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the u.s. is try to work with nato analyzer to get air defense systems and defensive weapons into ukraine. there was some talk from polish authorities about swapping their fighters or sending fighters to germany for delivery to ukraine, the u.s. has ruled that out for the time being, saying it would only serve to escalate the conflict outside of ukraine's borders. emily: ukraine is saying it is open to a diplomatic solution, but they are saying that they will not surrender a single inch of territory. we are almost two weeks into this war, no major cities have been captured. >> ultimately, russia still has the fire pyrite -- firepower and the numbers but it seems like things have not gone the way that they probably expected it to. the ukrainians have said that they are open to talks, they are open to having a cease-fire, a withdrawal of forces. it is more on the russian side, we have not seen the russian interest in doing so. the big uncertainty is what would happen in these eastern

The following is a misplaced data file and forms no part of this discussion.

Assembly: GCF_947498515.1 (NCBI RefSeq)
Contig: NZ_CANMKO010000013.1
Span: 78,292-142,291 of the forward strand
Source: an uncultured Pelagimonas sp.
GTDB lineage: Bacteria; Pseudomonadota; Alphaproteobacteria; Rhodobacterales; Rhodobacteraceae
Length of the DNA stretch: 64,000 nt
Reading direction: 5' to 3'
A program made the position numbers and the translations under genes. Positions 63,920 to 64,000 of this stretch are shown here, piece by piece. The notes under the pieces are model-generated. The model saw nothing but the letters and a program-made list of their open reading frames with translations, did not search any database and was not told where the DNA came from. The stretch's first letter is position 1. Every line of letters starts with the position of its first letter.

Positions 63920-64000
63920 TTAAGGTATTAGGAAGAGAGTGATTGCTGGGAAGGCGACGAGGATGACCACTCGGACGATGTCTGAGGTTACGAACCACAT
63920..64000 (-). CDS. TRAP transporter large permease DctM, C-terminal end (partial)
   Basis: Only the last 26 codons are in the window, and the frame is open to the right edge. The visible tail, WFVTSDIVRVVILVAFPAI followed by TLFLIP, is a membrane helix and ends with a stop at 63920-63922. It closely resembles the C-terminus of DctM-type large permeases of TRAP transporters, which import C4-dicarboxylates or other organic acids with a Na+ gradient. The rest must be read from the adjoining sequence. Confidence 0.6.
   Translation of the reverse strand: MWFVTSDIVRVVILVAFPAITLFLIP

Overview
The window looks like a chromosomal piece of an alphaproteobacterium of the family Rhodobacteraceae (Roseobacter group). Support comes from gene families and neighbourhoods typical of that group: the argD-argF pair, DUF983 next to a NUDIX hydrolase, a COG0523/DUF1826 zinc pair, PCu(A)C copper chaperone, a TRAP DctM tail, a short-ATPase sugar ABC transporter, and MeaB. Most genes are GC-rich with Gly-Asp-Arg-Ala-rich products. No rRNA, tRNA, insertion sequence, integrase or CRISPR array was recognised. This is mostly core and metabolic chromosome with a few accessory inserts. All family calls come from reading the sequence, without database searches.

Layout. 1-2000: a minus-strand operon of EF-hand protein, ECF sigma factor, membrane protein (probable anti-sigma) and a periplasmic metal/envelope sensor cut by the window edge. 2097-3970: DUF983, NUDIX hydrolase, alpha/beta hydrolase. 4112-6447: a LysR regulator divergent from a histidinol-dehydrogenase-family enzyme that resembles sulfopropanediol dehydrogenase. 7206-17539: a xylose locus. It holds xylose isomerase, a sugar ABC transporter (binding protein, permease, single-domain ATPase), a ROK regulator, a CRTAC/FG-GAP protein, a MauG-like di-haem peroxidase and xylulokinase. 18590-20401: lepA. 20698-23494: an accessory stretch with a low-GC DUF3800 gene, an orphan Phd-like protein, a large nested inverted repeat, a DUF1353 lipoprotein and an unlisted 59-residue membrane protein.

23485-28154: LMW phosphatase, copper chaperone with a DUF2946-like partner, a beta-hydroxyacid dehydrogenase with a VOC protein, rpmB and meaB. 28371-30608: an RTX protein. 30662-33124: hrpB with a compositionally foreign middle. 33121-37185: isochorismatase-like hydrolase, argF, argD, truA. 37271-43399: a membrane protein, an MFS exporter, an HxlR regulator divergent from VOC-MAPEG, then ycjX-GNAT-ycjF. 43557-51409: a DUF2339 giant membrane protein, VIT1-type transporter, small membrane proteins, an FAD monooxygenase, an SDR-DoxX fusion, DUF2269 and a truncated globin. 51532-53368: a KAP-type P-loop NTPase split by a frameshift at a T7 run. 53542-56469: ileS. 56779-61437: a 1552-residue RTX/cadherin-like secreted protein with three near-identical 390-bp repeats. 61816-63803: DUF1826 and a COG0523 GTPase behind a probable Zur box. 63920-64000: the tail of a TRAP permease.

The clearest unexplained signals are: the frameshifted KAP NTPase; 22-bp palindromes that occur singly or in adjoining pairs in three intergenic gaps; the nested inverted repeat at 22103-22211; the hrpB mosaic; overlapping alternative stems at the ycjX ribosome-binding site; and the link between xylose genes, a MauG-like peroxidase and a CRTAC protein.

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areas that were controlled by separatists where russian troops have been, whether that would ever return to ukraine or not. that would be a key issue in those kinds of talks. emily: thank you. bitcoin jumping above 42,000, spurred by optimism about a u.s. overhaul of crypto regulations. janet yellen has called it historic. the executive order mandates government agencies to take a closer look at issues from developing a potential digital u.s. dollar to combating illicit finance. the details, what is this executive order -- what does this executive order mean when you look at the fine print for the crypto industry? >> i think you mentioned earlier that bitcoin was up 10% at one point, the initial feedback is